from Wiktionary, Creative Commons Attribution/Share-Alike License

  • n. An awl.

from the GNU version of the Collaborative International Dictionary of English

  • n. An awl.

from The Century Dictionary and Cyclopedia

  • n. See nawl.


from Wiktionary, Creative Commons Attribution/Share-Alike License

Either from Icelandic (see needle) or from an awl, like newt, from ewt.


  • They are now attacking me because I have hit the nall on the head.

    Open Thread for The Weekend

  • There was the horrid howl of a passing cannon-nall somewhere near; there were two jets of water from the surface of the sea, one on each quarter, and that was all Hornblower saw or heard of the broadside.

    Hornblower And The Hotspur

  • A cannon-nall had come skipping towards them over the surface, to make its final plunge a cable's length away.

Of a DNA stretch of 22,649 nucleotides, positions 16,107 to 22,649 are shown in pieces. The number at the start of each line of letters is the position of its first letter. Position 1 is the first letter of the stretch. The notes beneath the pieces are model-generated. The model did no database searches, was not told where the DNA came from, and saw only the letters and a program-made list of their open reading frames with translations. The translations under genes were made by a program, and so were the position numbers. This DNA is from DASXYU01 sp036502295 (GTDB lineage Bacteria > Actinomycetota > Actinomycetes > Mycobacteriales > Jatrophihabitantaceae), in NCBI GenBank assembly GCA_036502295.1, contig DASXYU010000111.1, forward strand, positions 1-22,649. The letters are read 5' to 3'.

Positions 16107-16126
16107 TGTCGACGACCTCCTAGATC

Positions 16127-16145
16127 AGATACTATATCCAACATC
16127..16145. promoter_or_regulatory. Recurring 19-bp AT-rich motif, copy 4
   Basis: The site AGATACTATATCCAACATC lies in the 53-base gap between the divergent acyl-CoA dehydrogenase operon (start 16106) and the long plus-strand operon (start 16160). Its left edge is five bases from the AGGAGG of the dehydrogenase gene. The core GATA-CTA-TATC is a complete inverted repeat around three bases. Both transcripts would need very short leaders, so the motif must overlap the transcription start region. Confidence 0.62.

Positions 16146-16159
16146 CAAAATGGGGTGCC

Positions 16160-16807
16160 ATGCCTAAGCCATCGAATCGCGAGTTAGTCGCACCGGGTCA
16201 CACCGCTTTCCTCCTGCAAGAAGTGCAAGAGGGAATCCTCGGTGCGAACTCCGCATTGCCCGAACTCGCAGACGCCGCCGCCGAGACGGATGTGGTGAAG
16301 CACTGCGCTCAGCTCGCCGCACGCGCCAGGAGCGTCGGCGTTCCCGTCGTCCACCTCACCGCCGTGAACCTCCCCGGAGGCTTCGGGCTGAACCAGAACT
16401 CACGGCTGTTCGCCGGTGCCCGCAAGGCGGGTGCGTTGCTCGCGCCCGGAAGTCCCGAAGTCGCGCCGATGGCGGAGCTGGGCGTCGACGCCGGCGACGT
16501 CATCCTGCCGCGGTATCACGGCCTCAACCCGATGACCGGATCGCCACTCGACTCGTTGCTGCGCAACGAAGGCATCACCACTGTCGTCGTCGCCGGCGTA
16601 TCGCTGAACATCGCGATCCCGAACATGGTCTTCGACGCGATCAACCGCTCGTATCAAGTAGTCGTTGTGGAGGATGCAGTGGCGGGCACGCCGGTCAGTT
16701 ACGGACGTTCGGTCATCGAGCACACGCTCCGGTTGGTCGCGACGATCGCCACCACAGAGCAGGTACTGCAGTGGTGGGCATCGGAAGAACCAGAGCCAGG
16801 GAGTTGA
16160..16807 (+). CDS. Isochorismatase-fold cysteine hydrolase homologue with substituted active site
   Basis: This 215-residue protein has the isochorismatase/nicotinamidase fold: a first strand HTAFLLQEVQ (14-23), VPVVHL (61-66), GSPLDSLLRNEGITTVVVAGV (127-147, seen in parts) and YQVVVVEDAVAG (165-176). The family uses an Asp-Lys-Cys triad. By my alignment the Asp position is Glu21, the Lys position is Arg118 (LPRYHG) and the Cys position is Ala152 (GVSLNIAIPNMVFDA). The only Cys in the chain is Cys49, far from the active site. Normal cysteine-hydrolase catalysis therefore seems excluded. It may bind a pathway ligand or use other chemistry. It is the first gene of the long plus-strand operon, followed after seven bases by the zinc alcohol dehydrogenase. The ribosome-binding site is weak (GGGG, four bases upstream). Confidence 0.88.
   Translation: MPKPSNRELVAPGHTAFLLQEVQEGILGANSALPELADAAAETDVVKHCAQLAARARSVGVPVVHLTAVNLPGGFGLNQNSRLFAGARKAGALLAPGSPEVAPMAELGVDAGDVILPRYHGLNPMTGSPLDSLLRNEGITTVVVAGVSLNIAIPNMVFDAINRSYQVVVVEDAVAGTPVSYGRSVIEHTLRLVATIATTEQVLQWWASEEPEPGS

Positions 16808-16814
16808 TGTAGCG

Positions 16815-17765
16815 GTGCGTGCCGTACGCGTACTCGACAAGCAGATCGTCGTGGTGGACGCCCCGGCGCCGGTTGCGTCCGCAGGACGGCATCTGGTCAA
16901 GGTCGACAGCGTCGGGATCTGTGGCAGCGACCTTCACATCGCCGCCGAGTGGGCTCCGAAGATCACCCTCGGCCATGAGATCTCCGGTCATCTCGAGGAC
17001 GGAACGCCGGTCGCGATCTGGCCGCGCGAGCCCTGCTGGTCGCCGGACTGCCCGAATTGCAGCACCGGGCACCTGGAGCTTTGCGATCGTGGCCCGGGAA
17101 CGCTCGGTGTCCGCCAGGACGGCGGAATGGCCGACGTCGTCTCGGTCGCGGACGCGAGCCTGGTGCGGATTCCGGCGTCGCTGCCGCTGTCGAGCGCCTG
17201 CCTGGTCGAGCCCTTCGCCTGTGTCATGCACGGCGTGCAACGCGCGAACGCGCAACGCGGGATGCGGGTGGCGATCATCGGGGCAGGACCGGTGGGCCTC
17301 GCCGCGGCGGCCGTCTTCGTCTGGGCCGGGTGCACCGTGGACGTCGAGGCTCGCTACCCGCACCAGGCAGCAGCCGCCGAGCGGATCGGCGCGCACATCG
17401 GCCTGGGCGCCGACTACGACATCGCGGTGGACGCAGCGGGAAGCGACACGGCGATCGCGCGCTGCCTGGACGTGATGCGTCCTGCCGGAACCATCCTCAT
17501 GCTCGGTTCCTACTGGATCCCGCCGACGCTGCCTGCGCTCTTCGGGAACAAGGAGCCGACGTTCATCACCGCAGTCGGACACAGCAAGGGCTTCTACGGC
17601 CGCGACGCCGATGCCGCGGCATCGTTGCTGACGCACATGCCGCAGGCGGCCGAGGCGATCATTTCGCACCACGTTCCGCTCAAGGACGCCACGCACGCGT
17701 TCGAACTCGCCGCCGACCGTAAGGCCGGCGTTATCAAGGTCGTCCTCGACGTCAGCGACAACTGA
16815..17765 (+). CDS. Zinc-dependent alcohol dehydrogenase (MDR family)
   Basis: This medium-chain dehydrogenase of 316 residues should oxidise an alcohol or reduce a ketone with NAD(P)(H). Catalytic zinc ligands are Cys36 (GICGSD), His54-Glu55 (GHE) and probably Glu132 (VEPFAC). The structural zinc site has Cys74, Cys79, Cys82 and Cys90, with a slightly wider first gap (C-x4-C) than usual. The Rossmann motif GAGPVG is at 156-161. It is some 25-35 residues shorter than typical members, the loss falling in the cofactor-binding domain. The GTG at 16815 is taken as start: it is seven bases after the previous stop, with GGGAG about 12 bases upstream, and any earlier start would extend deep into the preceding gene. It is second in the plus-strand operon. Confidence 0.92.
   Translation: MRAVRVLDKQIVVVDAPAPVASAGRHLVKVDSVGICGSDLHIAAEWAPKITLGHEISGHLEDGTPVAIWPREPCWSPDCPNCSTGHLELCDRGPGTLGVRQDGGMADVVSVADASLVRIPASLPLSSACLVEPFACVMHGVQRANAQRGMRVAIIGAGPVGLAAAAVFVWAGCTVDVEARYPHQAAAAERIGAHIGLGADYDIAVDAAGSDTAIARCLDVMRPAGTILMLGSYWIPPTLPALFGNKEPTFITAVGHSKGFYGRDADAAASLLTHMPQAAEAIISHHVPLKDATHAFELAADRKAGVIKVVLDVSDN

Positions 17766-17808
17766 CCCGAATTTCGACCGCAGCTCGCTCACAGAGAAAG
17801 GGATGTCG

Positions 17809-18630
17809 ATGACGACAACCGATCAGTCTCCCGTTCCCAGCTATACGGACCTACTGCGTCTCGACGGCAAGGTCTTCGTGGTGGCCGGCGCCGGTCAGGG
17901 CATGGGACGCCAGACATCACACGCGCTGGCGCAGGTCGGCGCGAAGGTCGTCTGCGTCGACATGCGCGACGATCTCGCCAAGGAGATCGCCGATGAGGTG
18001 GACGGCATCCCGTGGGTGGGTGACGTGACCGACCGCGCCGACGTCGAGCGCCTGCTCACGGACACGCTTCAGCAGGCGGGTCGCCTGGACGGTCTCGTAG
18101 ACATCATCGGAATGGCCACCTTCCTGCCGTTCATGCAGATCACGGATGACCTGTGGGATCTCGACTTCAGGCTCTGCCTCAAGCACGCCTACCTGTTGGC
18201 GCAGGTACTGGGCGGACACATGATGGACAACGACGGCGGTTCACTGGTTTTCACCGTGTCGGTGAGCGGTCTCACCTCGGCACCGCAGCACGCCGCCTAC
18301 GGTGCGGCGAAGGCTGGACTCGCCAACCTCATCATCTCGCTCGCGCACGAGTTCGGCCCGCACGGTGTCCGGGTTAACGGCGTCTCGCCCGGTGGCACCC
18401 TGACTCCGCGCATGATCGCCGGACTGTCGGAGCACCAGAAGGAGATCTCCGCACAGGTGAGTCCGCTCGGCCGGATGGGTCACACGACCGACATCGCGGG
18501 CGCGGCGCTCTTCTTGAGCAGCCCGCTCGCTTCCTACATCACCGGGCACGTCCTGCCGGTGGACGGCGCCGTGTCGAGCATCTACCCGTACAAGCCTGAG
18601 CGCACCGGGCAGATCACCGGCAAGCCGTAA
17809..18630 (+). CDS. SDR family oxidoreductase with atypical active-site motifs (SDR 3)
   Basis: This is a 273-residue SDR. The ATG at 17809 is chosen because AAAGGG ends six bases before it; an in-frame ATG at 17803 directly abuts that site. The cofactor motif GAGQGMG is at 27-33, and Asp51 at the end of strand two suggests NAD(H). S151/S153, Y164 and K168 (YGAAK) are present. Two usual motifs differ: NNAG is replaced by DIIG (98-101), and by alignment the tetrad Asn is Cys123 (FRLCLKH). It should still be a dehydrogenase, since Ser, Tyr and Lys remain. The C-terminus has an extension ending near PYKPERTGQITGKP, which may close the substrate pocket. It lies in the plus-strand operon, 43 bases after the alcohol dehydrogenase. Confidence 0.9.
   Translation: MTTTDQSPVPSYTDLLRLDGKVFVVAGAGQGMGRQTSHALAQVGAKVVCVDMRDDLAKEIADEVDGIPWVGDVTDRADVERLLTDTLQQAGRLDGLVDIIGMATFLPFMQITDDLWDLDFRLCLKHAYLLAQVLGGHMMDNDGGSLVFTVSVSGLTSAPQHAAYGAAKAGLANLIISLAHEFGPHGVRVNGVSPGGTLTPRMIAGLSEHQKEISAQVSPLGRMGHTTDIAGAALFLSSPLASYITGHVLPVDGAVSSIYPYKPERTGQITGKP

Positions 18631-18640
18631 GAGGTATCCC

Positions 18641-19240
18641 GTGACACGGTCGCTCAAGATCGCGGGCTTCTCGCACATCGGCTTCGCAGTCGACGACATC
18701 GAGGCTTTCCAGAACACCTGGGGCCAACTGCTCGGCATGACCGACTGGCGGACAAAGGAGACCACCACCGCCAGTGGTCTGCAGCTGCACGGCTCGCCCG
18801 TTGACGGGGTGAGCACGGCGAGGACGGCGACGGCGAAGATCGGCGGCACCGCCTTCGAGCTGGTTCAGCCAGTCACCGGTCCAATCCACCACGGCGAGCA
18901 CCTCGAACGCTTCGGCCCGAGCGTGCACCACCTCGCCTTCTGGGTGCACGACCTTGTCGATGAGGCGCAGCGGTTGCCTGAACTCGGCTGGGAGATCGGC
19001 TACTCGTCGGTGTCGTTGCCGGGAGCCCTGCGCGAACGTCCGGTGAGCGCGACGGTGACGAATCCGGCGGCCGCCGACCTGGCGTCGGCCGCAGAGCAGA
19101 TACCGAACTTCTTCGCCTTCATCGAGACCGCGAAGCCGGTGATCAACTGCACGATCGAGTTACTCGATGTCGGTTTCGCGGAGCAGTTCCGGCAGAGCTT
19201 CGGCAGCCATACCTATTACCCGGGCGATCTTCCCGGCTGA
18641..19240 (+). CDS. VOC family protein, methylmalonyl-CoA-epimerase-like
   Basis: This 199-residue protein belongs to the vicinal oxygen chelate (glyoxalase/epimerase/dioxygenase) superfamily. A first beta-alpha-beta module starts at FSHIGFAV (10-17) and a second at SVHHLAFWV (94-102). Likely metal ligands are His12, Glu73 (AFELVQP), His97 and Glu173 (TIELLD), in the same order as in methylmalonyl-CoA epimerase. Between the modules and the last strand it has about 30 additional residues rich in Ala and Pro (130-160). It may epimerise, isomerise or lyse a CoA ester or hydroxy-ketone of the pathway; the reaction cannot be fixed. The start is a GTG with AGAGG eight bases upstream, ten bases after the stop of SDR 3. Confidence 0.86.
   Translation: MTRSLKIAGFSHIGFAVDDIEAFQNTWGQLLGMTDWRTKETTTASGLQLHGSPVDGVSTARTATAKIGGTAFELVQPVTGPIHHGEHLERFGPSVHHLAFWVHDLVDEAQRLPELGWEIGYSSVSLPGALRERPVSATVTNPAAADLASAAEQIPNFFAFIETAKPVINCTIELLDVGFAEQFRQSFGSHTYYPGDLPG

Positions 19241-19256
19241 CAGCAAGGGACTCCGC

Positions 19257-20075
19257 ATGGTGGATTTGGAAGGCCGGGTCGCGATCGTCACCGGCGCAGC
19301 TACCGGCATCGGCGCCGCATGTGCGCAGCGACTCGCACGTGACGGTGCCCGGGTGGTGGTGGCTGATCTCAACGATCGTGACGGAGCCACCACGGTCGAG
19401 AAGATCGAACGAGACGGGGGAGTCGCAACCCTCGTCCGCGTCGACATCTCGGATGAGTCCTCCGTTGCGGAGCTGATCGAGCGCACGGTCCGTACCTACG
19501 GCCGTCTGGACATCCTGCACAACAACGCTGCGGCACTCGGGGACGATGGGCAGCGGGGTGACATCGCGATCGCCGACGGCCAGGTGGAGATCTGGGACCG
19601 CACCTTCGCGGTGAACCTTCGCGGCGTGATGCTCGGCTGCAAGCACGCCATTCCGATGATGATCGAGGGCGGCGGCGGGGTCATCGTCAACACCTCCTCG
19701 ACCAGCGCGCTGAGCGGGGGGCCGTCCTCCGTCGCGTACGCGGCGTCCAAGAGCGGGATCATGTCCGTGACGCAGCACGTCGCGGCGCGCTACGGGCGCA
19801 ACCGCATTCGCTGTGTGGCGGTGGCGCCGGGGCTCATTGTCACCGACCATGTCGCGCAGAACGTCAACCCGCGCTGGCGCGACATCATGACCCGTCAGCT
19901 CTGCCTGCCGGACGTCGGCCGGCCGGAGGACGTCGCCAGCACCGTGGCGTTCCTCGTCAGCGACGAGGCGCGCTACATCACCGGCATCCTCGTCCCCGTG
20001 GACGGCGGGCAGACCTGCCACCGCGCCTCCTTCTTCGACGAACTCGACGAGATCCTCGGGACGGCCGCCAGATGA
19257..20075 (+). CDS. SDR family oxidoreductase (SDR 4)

Hornblower And The Hotspur

  • A cannon-nall had skipped from the top of one wave crest and plunged into the next.

    Hornblower And The Hotspur

  • The scream of a cannon-nall and a simultaneous crash.

    Hornblower And The Hotspur

  • Along with the sound and the flash came the rending crash of splintered woodwork, the loud ringing noise as a cannon-nall hit the breech of a gun, the shriek of the flying splinters, and following on that came the screaming of a wounded man, cutting through the sudden new stillness.

    Hornblower And The Hotspur

  • You've clearly learned a lot about resilience, perseverance and dedication from your mother -- nall valuable life lessons. Top Stories

  • Now being from somewhere other than Texas, I was under the impression it was pronounced pedd-er-nall-is.

    humor « Tag Feed

  • May 22, 2006: WKYC began broadcasting nall of our local newscasts in high definition, becoming the 2nd station in the market to do so.


  • O es ch So il us nt mu nall eeti Lik e ar nd nk tike m un cit y,

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